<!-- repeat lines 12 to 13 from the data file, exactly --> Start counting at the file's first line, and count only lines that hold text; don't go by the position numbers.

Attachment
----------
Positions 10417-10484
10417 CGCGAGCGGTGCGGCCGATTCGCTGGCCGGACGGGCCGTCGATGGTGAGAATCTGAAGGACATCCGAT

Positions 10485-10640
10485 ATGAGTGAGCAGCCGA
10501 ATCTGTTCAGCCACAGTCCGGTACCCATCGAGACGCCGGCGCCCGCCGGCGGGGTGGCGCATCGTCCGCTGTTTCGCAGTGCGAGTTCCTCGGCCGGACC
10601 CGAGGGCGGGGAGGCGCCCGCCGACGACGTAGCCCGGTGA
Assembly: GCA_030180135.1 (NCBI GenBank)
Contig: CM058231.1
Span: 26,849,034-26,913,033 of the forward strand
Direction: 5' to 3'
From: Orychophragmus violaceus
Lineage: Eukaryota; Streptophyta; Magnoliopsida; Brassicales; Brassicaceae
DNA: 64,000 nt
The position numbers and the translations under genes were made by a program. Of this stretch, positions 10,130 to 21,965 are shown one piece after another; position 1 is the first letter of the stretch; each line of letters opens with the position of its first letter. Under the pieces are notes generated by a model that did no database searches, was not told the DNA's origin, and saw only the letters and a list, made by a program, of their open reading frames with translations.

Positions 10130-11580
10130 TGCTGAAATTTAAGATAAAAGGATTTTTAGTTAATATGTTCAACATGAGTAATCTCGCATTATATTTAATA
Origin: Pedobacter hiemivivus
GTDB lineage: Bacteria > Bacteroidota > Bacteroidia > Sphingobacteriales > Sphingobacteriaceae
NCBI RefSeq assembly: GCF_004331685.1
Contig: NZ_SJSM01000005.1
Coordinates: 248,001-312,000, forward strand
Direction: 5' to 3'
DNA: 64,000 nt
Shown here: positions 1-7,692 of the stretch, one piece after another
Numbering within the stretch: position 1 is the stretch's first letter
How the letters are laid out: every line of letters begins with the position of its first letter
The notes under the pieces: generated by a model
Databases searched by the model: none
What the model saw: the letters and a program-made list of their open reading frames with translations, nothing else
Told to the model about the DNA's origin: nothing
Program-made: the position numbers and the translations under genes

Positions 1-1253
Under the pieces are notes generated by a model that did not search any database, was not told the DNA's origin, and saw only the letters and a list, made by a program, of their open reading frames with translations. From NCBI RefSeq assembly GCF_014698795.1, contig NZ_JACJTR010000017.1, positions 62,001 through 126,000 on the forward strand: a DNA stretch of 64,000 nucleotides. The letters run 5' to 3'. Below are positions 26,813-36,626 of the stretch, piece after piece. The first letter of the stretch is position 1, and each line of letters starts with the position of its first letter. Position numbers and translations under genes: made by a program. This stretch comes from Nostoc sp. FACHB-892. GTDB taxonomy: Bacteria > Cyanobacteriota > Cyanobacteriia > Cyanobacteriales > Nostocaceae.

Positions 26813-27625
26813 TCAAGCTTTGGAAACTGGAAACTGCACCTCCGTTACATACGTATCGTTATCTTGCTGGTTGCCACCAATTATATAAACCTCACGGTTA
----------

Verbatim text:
Lineage: Eukaryota; Streptophyta; Magnoliopsida; Brassicales; Brassicaceae
DNA: 64,000 nt